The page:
Grey's Anatomy - Season 2 (Review)
Review by Jack Foley
DVD SPECIAL FEATURES: Audio Commentaries On Selected Episodes; A Set Tour of Seattle Grace Hospital; Dissecting Grey’s Anatomy: Unaired Scenes; The Doctors Are In: Answers to the Questions You Really Want to Know; Creating ‘Pink Mist’: A behind the scenes look at the special effects involved in creating the bomb explosion in ‘As We Know It’; Grey’s Anatomy on Jimmy Kimmel Live! with DVD Exclusive Jimmy Kimmel Intro.
OVER the course of its second season, top-rated US medical drama Grey’s Anatomy became the show we loved to hate.
Both brilliant and annoying, the series made for compelling viewing even when you found yourself lamenting its weaker aspects.
Season two picked up in the aftermath of Meredith (Ellen Pompeo) being dumped by her married Derek “McDreamy” (Patrick Dempsey) and turning to drink and one night stands in the hope of getting over him.
In so doing, she also broke the heart of her longtime admirer and friend, George (TR Knight), and threatened to alienate herself from her fellow interns.
Lucky, then, that everyone else’s personal lives were as big a mess throughout.
Career-fixated y Cristina (Sandra Oh) finds her relationship with Dr Burke (Isaiah Washington) getting ever more serious, while Izzie (Katherine Heigl) pairs up and then breaks up with the roguish Alex (Justin Chambers) before falling in love with heart patient Denny (Jeffrey Dean Morgan).
Derek, meanwhile, is trying to give his marriage a second chance with estranged wife Addison (Kate Walsh), although clearly has the hots for Meredith courtesy of the number of sappy glances he exchanges with her.
And let’s not forget the no-nonsense Dr Bailey (Chandra Wilson) who also struggles to balance her medical career with motherhood.
All of these personal dilemmas (and more) unfolded against the backdrop of some meaty medical cases – many of which helped to keep the show afloat.
Standout episodes included Into You Like a Train, in which a pair of strangers found themselves impaled together on a metal pole and faced with the choice of who will live or die, and the two-parter It’s The End of the World… As We Know It, in which a live bomb triggered a cold black and everyone’s lives hung in the balance.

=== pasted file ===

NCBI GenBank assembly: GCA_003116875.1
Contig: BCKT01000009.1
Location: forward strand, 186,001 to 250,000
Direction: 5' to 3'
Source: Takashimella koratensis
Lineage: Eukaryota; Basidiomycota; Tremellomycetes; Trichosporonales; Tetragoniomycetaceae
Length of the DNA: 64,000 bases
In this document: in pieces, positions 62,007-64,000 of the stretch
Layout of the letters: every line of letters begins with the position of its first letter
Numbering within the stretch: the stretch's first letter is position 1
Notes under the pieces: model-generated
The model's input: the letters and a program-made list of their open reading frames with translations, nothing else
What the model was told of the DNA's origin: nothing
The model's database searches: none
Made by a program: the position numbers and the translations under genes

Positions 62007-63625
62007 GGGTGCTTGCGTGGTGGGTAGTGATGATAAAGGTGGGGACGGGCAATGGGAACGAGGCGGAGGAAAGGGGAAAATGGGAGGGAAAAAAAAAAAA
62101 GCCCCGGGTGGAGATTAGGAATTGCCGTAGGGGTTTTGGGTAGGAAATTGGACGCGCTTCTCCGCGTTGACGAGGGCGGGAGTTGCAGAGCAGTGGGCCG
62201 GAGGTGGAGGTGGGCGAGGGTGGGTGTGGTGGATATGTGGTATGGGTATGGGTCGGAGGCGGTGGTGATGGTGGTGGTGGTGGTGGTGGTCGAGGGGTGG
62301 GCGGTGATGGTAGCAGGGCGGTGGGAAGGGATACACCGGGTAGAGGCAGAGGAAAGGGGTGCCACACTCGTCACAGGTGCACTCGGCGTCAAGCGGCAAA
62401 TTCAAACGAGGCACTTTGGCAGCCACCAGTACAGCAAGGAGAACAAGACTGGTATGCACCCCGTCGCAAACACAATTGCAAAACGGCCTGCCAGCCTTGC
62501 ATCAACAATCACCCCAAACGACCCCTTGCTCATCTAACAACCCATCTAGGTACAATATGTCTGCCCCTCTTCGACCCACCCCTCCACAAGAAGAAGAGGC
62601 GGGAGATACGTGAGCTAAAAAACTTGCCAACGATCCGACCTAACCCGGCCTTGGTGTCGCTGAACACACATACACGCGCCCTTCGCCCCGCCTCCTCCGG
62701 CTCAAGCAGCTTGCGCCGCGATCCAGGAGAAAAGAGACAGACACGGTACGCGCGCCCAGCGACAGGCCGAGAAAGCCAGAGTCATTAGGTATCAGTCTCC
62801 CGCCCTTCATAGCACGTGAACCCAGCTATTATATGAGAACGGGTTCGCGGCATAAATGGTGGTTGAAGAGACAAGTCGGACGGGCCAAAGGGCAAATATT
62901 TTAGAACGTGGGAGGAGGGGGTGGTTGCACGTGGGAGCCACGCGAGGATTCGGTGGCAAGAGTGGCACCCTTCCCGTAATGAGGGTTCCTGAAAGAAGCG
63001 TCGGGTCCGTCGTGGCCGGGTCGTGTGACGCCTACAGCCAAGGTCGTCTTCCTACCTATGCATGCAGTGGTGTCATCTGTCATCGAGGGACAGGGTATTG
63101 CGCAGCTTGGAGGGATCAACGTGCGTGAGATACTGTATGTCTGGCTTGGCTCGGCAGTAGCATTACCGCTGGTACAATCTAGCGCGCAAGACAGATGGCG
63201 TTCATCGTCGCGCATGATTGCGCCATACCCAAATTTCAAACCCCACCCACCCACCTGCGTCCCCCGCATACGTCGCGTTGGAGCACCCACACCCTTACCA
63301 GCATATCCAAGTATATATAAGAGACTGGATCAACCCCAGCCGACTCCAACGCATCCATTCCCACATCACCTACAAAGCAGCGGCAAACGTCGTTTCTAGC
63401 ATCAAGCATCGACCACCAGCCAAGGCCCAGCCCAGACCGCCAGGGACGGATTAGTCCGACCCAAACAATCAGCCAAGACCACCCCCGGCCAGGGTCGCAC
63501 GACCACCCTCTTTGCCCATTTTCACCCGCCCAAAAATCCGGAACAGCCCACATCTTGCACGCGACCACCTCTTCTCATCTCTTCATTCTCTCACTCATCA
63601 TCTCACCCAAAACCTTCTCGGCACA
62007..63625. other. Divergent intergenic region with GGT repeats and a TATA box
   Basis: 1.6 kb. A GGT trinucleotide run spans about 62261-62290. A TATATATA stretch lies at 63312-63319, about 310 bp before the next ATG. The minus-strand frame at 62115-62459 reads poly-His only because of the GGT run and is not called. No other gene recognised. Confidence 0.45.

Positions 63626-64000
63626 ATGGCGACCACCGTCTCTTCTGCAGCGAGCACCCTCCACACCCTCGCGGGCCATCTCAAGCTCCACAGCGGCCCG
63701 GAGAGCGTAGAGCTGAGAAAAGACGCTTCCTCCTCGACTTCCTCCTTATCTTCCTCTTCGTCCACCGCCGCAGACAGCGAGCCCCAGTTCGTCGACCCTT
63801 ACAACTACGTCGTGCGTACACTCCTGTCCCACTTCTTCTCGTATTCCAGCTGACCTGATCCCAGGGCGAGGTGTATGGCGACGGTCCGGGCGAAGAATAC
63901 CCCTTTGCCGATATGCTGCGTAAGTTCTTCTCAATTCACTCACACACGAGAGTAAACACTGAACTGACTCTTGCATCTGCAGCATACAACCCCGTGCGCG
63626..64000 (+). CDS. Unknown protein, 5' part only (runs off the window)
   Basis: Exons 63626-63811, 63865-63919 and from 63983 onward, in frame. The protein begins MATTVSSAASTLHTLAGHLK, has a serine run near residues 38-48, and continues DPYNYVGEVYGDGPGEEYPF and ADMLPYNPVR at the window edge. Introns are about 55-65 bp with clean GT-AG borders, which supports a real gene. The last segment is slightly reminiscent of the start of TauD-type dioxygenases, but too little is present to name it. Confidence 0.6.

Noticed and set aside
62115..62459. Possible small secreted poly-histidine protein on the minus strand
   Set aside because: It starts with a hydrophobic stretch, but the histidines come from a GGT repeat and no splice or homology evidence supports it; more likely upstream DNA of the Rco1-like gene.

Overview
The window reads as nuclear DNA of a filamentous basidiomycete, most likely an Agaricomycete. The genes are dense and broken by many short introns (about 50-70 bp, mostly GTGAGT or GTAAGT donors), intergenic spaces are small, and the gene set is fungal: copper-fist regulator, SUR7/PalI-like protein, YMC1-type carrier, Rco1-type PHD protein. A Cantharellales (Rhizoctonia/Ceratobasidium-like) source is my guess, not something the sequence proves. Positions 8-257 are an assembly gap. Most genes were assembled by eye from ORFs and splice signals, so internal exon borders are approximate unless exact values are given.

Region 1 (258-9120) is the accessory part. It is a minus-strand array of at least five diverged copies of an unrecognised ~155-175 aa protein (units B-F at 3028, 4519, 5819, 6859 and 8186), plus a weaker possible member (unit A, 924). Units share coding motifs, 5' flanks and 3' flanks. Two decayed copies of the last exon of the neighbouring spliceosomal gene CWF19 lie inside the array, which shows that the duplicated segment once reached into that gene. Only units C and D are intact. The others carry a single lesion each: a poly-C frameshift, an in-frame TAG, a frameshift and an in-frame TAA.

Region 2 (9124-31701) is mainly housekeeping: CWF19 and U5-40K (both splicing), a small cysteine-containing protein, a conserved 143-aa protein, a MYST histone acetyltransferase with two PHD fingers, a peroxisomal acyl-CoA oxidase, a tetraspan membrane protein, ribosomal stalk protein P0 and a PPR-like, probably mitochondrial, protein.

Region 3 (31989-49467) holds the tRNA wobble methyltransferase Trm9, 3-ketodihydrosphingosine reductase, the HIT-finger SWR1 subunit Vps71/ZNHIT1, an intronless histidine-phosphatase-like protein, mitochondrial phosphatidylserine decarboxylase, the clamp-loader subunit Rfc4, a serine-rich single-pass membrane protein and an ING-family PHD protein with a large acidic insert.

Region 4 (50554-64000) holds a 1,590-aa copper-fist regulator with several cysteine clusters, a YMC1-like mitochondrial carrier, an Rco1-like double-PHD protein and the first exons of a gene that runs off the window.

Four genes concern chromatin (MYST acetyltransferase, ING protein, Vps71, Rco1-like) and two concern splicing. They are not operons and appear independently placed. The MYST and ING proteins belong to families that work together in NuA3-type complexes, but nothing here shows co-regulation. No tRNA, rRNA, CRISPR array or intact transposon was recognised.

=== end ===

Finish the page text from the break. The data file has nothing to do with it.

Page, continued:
The final few episodes also layered on the tension as time began to run out for Denny, prompting Izzie to make some career-threatening decisions, and Dr Burke found himself faced with his own mortality.
As gripping as such plotlines are, however, Grey’s Anatomy continually toys with viewers’ patience by attempting to make each medical case serve as a metaphor for Meredith’s feelings.
Indeed, many of the characters are selfish, self-centred freaks who occupy too much time obsessing about their own problems when the lives of their patients hang in the balance.
But it’s part of the strange addicition of the show that no matter how angry you get with proceedings, you still tune in.
Longer-running shows such as House and ER continue to be the standard-bearers but Grey’s certainly offers a worthwhile alternative that’s more of a guilty pleasure than anything ultra serious.
What’s more, it boasts a consistently excellent soundtrack that almost always ensures that the big moments stay with you.
It’s just a shame that Meredith (complete with irritating voice-over) threatens to pull the rug from under proceedings, while even McDreamy needs to wisen up and get over himself.
Season three could do with a little more grit and a lot less sap – but the word from America suggests otherwise. Meredith continues to annoy, various romances and petty neuroses continue to take centre stage and viewers continue to watch in their droves.
But then maybe that’s the point…
Season 2 is available to buy from May 28.